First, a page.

Leading article

Editorial: Tiny minority should not block progress

THE upsurge of interest in the GAA in east Belfast has been one of the most positive stories in community relations to emerge since the signing of the Good Friday Agreement.

Having begun with a single tweet to gauge interest two years ago, East Belfast GAA is now among the biggest clubs in Ulster and has welcomed players from a variety of backgrounds and nationalities, many with no previous experience of Gaelic games.

Its crest, incorporating the red hand of Ulster, a shamrock and thistle, as well as the Harland and Wolff cranes, seeks to symbolise different communities coming together as one.

Its motto, written in English, Irish and Ulster Scots, is also 'together' – and it has provided invaluable opportunities for young people from all backgrounds to mix and make friends through healthy sporting activities.

In short, it represents an organic, volunteer-led initiative of exactly the type that decades of government funding for shared future projects has often tried but failed to deliver.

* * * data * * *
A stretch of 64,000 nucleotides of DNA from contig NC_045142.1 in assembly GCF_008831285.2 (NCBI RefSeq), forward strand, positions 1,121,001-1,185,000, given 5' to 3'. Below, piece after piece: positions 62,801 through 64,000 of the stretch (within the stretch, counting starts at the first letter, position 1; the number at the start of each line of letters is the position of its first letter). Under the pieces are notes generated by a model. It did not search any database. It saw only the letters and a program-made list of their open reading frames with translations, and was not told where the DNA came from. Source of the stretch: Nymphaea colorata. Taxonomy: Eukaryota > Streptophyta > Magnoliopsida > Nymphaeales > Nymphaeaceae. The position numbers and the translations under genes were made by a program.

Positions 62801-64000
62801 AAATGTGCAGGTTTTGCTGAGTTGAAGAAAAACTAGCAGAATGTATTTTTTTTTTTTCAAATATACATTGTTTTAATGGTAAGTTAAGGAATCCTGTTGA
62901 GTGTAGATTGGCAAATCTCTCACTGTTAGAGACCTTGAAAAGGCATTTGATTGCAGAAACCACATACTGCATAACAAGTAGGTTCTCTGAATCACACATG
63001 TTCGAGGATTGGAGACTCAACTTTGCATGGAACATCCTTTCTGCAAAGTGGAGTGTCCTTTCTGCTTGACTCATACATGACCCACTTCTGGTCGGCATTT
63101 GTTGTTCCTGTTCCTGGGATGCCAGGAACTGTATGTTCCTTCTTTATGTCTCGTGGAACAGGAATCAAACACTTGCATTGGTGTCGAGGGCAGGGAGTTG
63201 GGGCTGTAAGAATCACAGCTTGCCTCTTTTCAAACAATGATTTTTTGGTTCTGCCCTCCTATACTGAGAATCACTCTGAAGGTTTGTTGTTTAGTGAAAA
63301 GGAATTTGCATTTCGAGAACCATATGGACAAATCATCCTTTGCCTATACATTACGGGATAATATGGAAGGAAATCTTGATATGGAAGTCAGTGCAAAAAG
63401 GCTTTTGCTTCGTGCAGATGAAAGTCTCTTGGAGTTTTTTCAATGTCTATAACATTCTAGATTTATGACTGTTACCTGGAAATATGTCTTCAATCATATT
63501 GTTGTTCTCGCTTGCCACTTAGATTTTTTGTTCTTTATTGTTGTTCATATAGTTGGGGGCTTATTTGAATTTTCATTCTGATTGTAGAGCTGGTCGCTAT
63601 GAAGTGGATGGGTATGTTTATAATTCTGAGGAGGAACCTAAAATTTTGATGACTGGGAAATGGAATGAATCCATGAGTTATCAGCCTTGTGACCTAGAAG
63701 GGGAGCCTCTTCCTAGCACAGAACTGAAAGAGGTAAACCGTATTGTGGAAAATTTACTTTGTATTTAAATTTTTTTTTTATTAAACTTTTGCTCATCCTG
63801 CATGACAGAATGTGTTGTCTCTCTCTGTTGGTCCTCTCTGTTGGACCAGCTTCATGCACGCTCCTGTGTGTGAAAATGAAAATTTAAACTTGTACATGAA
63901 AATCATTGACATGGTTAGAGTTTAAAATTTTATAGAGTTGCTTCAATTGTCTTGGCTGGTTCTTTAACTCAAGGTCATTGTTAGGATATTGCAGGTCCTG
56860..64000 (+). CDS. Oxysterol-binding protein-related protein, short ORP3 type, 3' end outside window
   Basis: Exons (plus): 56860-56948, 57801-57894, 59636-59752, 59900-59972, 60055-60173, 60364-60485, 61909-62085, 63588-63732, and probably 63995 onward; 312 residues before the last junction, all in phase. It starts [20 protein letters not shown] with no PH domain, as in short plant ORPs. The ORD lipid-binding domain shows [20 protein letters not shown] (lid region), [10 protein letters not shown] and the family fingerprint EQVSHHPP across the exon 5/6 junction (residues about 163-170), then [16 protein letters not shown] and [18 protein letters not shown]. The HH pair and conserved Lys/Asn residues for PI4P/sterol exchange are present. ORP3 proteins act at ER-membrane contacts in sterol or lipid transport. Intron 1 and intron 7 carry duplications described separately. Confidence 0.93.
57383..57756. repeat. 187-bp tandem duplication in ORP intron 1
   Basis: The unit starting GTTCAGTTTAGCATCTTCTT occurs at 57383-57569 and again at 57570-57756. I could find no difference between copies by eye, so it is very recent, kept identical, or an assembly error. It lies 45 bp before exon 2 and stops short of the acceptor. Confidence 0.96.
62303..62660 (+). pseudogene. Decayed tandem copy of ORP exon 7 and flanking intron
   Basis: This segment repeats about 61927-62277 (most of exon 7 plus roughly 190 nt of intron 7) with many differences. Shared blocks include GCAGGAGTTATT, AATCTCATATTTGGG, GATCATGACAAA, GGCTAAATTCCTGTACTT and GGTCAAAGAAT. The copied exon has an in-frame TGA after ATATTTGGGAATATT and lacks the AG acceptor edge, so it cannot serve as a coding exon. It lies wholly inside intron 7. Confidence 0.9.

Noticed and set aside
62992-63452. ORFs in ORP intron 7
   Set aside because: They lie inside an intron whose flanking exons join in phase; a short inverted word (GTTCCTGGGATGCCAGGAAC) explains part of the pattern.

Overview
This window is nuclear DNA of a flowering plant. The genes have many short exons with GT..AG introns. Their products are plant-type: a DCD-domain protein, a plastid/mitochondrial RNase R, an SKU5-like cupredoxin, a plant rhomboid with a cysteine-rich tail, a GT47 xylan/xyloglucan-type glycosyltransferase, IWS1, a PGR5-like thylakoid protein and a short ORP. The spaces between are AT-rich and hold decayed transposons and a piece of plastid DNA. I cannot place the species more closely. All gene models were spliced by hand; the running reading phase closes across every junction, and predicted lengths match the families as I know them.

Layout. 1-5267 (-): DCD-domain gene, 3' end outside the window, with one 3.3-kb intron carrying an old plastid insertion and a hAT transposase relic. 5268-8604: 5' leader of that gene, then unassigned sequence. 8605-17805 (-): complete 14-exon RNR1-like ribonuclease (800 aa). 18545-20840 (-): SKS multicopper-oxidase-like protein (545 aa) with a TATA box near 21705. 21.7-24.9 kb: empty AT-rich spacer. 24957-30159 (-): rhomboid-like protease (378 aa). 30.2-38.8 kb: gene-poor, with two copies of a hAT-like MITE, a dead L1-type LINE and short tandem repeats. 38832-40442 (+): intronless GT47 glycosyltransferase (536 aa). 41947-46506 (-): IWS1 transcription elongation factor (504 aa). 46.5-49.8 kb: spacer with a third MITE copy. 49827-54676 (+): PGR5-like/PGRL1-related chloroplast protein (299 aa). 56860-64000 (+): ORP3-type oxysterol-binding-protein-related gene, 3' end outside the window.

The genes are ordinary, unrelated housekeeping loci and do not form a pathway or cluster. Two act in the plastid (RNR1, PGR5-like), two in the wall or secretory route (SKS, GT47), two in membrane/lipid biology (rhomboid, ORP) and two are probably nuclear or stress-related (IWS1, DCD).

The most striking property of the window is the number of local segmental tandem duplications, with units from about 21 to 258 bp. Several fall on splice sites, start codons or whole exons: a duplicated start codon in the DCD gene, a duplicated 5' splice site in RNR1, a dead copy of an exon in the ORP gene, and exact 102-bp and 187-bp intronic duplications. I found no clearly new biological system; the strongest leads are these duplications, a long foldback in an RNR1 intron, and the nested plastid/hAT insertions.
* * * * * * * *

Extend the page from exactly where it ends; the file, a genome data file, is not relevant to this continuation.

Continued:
It was therefore deeply depressing to learn this week that work has been halted on the development of a badly-needed GAA pitch following an online backlash by loyalists.

Land at Victoria Park has been earmarked by Belfast City Council for use by the East Belfast club, which currently has no permanent base.

The council confirmed that preparatory work has now stopped "pending further engagement".

That east Belfast is home to staunchly unionist communities is undeniable, as evidenced by the murals that parts of the area. Some people are clearly not ready to accept the presence of the GAA and security alerts targeting the club show how far opposition can extend.

However, the idea that it is somehow intrinsically a 'unionist' area is dangerous.

The GAA has been active previously and east Belfast is now an increasingly diverse part of the city in which unionists and loyalists live alongside people from a range of other traditions and nationalities – indeed, it is this vibrancy that attracts many to set up homes and businesses there.

It is likely that only a tiny minority of voices, which are unfortunately amplified on social media, object to the presence of a GAA club.

Those voices should be heard and attempts made to engage. However, anyone who somehow feels threatened by children learning sport together should ultimately not be allowed to hold up progress for the vast majority who are embracing the new Belfast.



Leading article